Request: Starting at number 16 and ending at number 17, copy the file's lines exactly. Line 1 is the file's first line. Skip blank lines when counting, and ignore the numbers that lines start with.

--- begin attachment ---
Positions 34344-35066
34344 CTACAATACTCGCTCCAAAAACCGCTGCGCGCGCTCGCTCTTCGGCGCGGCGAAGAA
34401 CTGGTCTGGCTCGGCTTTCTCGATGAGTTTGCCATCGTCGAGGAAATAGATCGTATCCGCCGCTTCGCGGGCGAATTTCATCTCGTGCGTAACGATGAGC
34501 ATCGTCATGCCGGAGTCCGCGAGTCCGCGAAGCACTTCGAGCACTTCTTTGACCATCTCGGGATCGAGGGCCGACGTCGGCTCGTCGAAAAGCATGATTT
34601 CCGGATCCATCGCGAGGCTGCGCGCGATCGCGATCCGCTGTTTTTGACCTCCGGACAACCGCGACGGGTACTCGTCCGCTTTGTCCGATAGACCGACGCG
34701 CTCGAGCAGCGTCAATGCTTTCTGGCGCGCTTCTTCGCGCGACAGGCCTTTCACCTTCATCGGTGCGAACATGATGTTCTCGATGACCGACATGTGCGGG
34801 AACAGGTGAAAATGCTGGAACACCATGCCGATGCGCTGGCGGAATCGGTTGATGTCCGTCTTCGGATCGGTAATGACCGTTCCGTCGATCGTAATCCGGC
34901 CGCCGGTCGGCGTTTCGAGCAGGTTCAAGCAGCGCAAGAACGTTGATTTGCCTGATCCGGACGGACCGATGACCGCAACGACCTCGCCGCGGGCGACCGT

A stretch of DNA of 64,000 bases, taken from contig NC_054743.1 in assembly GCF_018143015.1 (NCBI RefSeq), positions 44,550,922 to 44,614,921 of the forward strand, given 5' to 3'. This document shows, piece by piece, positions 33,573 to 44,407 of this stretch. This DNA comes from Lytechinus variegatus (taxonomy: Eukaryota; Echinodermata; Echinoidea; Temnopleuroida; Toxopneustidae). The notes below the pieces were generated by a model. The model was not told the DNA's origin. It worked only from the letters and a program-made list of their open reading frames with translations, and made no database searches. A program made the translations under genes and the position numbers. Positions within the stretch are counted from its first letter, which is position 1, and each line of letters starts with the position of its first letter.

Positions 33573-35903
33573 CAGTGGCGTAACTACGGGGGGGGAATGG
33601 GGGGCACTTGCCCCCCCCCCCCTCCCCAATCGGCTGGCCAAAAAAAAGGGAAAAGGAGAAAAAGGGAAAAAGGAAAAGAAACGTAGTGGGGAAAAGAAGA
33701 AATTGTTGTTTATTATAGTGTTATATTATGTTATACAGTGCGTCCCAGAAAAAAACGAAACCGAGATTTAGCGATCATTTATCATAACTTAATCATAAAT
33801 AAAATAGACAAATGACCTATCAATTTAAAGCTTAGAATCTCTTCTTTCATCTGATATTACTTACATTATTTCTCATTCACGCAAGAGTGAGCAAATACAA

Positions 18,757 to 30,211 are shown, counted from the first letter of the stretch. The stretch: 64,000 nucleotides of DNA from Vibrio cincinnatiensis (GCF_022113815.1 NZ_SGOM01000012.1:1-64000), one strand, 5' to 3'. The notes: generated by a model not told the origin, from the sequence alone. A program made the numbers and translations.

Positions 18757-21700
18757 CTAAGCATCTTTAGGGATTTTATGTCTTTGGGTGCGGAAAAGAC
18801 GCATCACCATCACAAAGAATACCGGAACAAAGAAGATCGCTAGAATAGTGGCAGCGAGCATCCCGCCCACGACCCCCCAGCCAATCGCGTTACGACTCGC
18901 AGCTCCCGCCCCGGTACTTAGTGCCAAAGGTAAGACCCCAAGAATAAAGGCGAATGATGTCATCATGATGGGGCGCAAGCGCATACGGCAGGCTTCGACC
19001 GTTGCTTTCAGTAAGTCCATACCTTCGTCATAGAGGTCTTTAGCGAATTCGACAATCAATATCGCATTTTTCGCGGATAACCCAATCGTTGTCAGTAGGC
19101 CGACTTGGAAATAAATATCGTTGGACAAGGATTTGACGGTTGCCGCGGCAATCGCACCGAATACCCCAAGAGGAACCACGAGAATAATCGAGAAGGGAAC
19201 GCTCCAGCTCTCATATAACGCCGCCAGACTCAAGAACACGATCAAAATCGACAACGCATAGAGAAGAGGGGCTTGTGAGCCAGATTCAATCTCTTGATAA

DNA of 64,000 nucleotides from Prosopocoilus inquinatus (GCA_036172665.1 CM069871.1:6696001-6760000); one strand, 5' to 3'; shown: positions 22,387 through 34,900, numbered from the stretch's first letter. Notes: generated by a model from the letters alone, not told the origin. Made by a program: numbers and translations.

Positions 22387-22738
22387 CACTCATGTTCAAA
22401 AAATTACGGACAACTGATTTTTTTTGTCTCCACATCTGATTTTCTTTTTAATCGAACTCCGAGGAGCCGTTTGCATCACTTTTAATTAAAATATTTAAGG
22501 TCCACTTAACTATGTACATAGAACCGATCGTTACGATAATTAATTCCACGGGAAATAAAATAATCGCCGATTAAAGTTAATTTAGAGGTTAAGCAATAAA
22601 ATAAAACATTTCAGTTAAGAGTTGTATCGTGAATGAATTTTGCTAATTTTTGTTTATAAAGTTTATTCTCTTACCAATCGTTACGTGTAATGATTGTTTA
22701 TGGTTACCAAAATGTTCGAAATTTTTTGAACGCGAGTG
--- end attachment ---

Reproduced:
Positions 18757-21700
18757 CTAAGCATCTTTAGGGATTTTATGTCTTTGGGTGCGGAAAAGAC